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Best Practices for Monitoring California Red Scale

Posted by Suterra on Jan 29, 2021 5:30:00 AM
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With spring approaching, the citrus industry in California will soon begin monitoring for California Red Scale. Now is a great time to review best practices for monitoring the pest.

 

DETERMINING WHEN TO MONITOR

California Red Scale males emerge during discrete flights. The number of male flights and generations can vary by geographic location, with typically four to five per year. Because of this potential variability, citrus producers and their Pest Control Advisers in the San Joaquin Valley are encouraged to begin monitoring early, in February or March.

It’s possible to accurately estimate when CRS flights will occur by calculating the accumulation of degree-days between flights based on trap biofix. Insects develop faster at warm temperatures, so both temperature and time need to be considered when predicting populations cycles. Several online tools exist to easily allow you to calculate degree-days, such as this free program provided by UC IPM.

 

HANGING AND CHECKING TRAPS

              Suterra’s septa lure is easy to use while also being extremely effective. The lure is a small rubber device that slowly releases the pheromone which specifically attracts CRS males. The septa lure is inserted into the trap as shown below:

CRS Trap and Lure

There should be at least one trap for every 5 to 20 acres of an orchard or block. Place the trap inside the tree canopy, five to six feet from the ground. They should not be close to a Checkmate CRS dispenser as the extra pheromone from the mating disruptant may skew results. Generally, traps are checked at least every two weeks and lures replaced monthly.

If there are fewer than 200 male scales, count every male on the trap. If there are more than that, count the males in the bold squares and multiply by five to quickly estimate the total number of insects on the card. Growers should begin to consider more intensive pest control methods for the subsequent season when CRS trap catches exceed 1,000 individuals in the fourth flight. In 2020, the CRS fourth flight occurred in late August.

The septa lure is an effective monitoring tool in most situations. However, some forms of control may inhibit the trap’s ability to provide an accurate representation of the population. Where the parasitoid wasp Aphytis is released, pheromone traps can overestimate populations because the wasps prefer to parasitize females. Therefore, male numbers can be high but female populations low. Where insect growth regulators are applied, pheromone traps can underestimate populations because males are more sensitive to these chemistries than females. In these situations, additional population assessment methods, such as direct fruit inspections, should be used to monitor CRS populations.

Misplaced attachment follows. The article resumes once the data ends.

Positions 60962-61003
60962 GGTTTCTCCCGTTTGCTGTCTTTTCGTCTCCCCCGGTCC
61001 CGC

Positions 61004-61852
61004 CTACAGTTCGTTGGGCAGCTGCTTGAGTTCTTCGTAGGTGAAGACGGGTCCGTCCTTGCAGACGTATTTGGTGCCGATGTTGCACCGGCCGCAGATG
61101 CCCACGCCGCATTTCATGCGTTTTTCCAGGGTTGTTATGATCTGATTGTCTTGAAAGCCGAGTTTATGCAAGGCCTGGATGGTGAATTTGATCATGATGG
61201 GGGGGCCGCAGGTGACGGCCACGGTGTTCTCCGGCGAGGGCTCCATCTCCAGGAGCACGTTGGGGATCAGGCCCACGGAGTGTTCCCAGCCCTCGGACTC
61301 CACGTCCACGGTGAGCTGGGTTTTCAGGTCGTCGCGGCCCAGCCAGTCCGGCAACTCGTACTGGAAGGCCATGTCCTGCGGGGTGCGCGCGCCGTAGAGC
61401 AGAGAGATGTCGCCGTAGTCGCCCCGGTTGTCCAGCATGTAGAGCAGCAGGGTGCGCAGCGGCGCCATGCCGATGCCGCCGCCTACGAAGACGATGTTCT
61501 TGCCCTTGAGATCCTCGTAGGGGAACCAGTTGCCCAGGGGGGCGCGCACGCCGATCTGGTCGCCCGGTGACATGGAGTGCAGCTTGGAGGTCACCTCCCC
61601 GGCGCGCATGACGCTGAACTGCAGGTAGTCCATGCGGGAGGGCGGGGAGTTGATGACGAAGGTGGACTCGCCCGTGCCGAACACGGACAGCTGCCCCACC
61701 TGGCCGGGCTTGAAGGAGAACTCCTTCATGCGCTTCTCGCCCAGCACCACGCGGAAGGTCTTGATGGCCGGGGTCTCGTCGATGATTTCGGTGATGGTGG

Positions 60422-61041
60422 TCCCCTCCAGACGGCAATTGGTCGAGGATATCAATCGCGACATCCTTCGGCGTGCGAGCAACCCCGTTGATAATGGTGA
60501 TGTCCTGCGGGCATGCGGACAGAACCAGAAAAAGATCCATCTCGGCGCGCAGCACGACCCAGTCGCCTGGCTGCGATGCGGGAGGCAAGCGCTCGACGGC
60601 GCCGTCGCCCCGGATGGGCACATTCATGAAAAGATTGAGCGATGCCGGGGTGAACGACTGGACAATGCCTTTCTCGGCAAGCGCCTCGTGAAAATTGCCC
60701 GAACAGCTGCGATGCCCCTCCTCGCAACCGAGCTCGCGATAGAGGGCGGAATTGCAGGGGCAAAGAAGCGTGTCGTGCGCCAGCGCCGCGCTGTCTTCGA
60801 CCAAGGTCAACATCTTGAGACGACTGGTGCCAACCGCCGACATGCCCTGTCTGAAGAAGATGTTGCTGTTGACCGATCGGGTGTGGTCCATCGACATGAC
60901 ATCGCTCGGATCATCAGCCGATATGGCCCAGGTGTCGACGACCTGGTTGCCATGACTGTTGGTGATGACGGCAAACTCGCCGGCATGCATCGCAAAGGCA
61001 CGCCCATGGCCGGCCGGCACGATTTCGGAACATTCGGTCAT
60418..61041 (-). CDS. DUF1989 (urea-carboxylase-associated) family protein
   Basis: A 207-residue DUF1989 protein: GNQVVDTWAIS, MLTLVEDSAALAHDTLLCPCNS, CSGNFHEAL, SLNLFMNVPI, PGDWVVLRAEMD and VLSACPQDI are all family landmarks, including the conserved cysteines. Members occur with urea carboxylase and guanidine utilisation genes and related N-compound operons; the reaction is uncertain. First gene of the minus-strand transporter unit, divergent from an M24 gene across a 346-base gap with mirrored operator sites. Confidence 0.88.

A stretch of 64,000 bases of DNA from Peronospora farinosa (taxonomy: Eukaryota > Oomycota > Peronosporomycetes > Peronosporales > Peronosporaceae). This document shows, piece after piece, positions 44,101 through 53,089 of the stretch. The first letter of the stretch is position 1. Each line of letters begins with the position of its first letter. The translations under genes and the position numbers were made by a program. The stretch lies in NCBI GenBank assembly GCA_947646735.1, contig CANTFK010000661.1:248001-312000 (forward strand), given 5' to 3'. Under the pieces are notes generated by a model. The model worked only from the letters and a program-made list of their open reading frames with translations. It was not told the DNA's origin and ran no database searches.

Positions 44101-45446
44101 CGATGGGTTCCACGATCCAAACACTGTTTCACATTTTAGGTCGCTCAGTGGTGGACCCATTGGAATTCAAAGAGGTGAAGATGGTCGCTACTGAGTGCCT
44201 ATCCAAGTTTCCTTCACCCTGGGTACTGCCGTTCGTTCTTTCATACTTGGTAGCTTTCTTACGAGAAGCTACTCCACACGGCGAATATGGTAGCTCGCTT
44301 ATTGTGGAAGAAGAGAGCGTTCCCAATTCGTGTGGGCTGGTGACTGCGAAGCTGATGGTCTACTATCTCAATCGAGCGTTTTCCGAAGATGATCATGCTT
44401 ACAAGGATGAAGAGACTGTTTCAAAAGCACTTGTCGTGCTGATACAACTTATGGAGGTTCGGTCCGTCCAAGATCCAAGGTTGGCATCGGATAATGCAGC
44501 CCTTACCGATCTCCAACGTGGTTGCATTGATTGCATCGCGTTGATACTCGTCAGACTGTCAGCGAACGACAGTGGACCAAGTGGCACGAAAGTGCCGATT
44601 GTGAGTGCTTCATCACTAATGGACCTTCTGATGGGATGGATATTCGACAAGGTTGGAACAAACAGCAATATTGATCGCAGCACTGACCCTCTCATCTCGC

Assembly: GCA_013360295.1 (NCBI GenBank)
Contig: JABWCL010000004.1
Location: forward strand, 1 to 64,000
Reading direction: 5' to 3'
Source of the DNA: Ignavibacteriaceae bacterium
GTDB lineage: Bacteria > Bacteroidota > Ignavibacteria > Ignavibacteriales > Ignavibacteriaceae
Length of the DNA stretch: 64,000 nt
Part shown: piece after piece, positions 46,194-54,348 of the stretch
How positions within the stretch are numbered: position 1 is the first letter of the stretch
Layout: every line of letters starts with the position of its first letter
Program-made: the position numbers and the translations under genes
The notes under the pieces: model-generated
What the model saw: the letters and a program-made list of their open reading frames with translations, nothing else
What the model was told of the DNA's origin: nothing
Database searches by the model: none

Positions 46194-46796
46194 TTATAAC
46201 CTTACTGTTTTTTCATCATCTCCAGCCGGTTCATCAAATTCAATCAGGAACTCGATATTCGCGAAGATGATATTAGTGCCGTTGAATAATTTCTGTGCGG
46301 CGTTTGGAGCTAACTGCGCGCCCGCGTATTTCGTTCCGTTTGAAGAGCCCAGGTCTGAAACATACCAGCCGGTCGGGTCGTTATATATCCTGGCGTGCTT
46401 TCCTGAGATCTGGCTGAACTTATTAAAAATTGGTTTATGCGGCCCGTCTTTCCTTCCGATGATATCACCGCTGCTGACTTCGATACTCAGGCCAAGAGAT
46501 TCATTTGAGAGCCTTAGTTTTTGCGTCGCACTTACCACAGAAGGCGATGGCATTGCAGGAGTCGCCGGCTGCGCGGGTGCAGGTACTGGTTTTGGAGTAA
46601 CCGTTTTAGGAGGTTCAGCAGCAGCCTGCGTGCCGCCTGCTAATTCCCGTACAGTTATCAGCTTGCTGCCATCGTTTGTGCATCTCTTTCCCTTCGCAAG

VISUAL MONITORING OF CITRUS

In addition to putting out pheromone traps, the University of California recommends conducting a monthly visual scan of the fruits themselves to look for significant patches of CRS, as well as a bin count of infested fruit at harvest.

Infested fruit will have small reddish blemishes coating its surface, as shown below. These ‘blemishes’ are actually the female CRS, which build a chitinous cap over their immobile body. Generally, growers are encouraged to keep CRS levels below ten scales per citrus fruit. Dead scales will tend to flake off of the fruit, and this can be augmented if a packing house uses a fruit washer.

CRS damage

The sample size for these monthly fruit checks is 25 fruits or 10 branches per tree and 20 trees per block.

 

IDENTIFYING RED SCALE

When checking traps, you must determine that any captured insects are actually California Red Scale. Suterra’s septa lures imitate the sex pheromone of the female, so only males will show up in the trap. Those who have dealt with infestations are likely already acquainted with the immobile, shielded form of the female insect, but will also have to learn what male CRS look like in order to effectively check their traps.

Unlike the females, males have wings and look closer to tiny flies than their female counterparts. They have two wings and long antennae and are yellowish in color. The best way to identify them is to look for the horizontal red band across the thorax, as shown in the below picture. This is different from an Aphytis wasp, which is similar in size and color but does not have the dark band across the thorax.

CRS identification

Male CRS are extremely small (~1.0-1.3mm long). Anyone checking traps may benefit from bringing a hand lens or other magnifying device with them out in the field.

 

NEXT STEPS

If high numbers of California Red Scale are showing up in traps, it’s time to consider what management techniques will work best for your farm. If left unchecked, CRS can cause major cosmetic damage to citrus and eventually damage the tree itself. Red scale has developed resistance to some conventional insecticides, so many growers are now using an Integrated Pest Management strategy to control CRS populations.

A keystone of many citrus growers’ IPM strategy is Suterra’s CheckMate® CRS dispenser. Like the lepta lure, the dispenser releases the same pheromone emitted by the female scale insect. When enough of the pheromone is present in the surrounding air, it confuses the males and renders them unable to find a female to mate with.

Overall, CRS is a formidable pest to deal with. Suterra’s pheromone products help you keep an eye on the insect’s presence in your orchard and keep their numbers under control. Contact your Suterra representative for more information.

 

Topics: California, monitoring, Septa Lure, Damage, CRS